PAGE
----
Given Trump’s enthusiastic support for violence against protesters at his rallies, it’s not surprising that he’s been hit with a lawsuit. Three people have filed a complaint against the candidate claiming they were racially abused and threatened with violence at a rally in Kentucky.
Trump’s encouragement of violence has been well documented. He’s defended the violent actions of his supporters in the past by saying they were overcome by their love for America. From New Republic:
They don’t like seeing bad trade deals, they don’t like seeing higher taxes, they don’t like seeing a loss of their jobs where our jobs have just been devastated. And I know — I mean, I see it. There is some anger. There’s also great love for the country. It’s a beautiful thing in many respects.”
Notwithstanding the belief that liberals love big taxes, this statement could equally be applied to those who are protesting against Trump. Protesters clearly love their country enough to get out there and take a stand against what they see as a very dangerous turn in politics.
To Trump and his supporters the protesters are “professional troublemakers” and “puppets of the institutional left.” Andrew Marcus, a filmmaker who recorded a protest in Chicago, put it in a nutshell. From Hannity.com:
This was a premeditated act of harassment and intimidation to shut down the Trump event but wrapped in a message of stopping the hate.
Trump supporters on the other hand, are seen by opponents as racist red-necks who are more than a little crazy. This impression was reinforced by John McGraw, the 78 year-old white man dressed in cowboy gear, who sucker-punched a protester as he was led away by police. From Inside Edition:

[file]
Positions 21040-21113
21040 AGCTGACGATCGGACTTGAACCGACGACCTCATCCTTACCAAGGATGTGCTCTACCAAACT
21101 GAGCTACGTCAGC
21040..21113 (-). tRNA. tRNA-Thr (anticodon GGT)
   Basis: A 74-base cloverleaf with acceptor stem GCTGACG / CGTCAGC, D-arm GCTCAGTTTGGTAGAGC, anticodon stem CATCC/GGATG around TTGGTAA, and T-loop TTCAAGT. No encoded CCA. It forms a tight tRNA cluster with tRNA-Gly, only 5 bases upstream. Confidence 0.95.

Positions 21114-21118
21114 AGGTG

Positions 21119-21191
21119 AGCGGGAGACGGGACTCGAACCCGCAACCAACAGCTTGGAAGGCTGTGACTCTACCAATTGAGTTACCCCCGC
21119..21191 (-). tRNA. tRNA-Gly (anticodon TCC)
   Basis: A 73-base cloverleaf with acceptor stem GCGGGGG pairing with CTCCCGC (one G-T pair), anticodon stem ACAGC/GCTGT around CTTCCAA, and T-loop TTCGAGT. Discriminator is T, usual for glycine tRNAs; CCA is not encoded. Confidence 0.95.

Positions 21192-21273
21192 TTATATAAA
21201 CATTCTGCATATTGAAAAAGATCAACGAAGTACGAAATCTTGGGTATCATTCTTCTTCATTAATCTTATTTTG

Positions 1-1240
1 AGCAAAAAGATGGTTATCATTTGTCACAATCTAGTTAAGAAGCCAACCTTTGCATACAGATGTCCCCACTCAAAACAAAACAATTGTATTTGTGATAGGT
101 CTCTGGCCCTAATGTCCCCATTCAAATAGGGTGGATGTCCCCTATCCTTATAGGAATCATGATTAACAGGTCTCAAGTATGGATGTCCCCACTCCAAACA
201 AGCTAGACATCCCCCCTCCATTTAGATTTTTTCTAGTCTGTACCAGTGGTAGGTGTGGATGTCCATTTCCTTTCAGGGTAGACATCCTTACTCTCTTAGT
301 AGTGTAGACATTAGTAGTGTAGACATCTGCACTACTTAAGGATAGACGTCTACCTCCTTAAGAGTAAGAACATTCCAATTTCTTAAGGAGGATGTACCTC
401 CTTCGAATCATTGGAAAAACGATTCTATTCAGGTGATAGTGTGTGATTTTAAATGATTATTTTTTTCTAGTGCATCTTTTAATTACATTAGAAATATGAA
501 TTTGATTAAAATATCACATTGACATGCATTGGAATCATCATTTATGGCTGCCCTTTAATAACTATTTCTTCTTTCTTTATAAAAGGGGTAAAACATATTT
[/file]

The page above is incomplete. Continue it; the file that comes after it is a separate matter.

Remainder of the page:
Number one, we don’t know if he’s ISIS…We don’t know who he is, but we know he’s not acting like an American,” he added. “The next time we see him, we might have to kill him.
His victim was RakeemJones, an African-American man who attended the rally as a "social experiment" with a "diverse group" consisting of a gay man, a white woman and a Muslim.
While this conflict seems to symbolize in a potent way the great divide that has opened up in American politics, what is actually does is obscure the middle ground made up of those who are attracted not so much by Trump’s race-baiting but by his promise to bring back jobs and restore manufacturing. These are the people who have been hit hardest by deindustrialization and the loss of job security. Student Kyle Netzle made this clear at a rally in Wisconsin. From Alternet:
What I think is the biggest thing for me is that if he is able to bring back big corporations like manufacturing back to America that would be great. I'm in school for welding so that would be big.
It’s true these supporters are vulnerable to slogans and easy answers, but they also see a vote for Trump as a way of sticking it to the Establishment, which in their eyes includes the proponents of identity politics who they have been taught to see as their enemies.
It’s easy to write these people off as deluded and uneducated, but they have much more in common with anti-Trump protesters than they realize. All of them are angry and worried about the state of American society. All of them are yearning for change. Considering how ugly and divisive the political contest has become, is there a better way of reaching these people?
Fox’s Megyn Kelly may actually have made a good point when she commented on a recent protest in Chicago. From MediaMatters:
Is this the way to shut down the ability of Chicagoans and those who have traveled in some cases for miles and miles and waited for hours and hours to get in, to have their say and hear him for themselves? For all these people know, they weren't Trump supporters. Maybe that gentleman would have walked away saying "You know what? He's not for me." We'll never know now, because they shut down their right to listen.
Do protests at Trump rallies make a real difference or do they create more hostility among the very people the protesters should be trying to reach? It seems Trump’s popularity might finally be waning but the discontent which attracted people to him is still very real and could easily be exploited by another politician. There’s a desperate need for genuine communication in America today. Maybe it’s time to stop judging and start listening.